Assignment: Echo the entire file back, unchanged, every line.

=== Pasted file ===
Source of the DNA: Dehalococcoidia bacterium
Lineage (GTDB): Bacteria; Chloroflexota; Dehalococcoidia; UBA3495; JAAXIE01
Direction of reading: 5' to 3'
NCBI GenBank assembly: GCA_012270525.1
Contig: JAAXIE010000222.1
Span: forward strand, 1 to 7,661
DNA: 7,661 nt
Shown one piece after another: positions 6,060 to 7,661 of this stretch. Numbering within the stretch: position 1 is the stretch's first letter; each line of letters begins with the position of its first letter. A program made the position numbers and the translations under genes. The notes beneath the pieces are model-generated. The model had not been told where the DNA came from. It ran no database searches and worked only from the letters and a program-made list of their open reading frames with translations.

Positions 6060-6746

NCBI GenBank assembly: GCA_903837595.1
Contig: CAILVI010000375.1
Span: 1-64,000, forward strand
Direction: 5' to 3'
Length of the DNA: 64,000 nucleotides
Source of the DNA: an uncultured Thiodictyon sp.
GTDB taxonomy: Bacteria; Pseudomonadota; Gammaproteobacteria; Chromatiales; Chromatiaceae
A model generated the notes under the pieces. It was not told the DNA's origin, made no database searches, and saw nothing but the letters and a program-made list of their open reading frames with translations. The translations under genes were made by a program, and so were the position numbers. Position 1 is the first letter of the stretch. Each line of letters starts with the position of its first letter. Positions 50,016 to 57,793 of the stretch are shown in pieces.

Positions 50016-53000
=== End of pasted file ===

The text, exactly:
Source of the DNA: Dehalococcoidia bacterium
Lineage (GTDB): Bacteria; Chloroflexota; Dehalococcoidia; UBA3495; JAAXIE01
Direction of reading: 5' to 3'
NCBI GenBank assembly: GCA_012270525.1
Contig: JAAXIE010000222.1
Span: forward strand, 1 to 7,661
DNA: 7,661 nt
Shown one piece after another: positions 6,060 to 7,661 of this stretch. Numbering within the stretch: position 1 is the stretch's first letter; each line of letters begins with the position of its first letter. A program made the position numbers and the translations under genes. The notes beneath the pieces are model-generated. The model had not been told where the DNA came from. It ran no database searches and worked only from the letters and a program-made list of their open reading frames with translations.

Positions 6060-6746

NCBI GenBank assembly: GCA_903837595.1
Contig: CAILVI010000375.1
Span: 1-64,000, forward strand
Direction: 5' to 3'
Length of the DNA: 64,000 nucleotides
Source of the DNA: an uncultured Thiodictyon sp.
GTDB taxonomy: Bacteria; Pseudomonadota; Gammaproteobacteria; Chromatiales; Chromatiaceae
A model generated the notes under the pieces. It was not told the DNA's origin, made no database searches, and saw nothing but the letters and a program-made list of their open reading frames with translations. The translations under genes were made by a program, and so were the position numbers. Position 1 is the first letter of the stretch. Each line of letters starts with the position of its first letter. Positions 50,016 to 57,793 of the stretch are shown in pieces.

Positions 50016-53000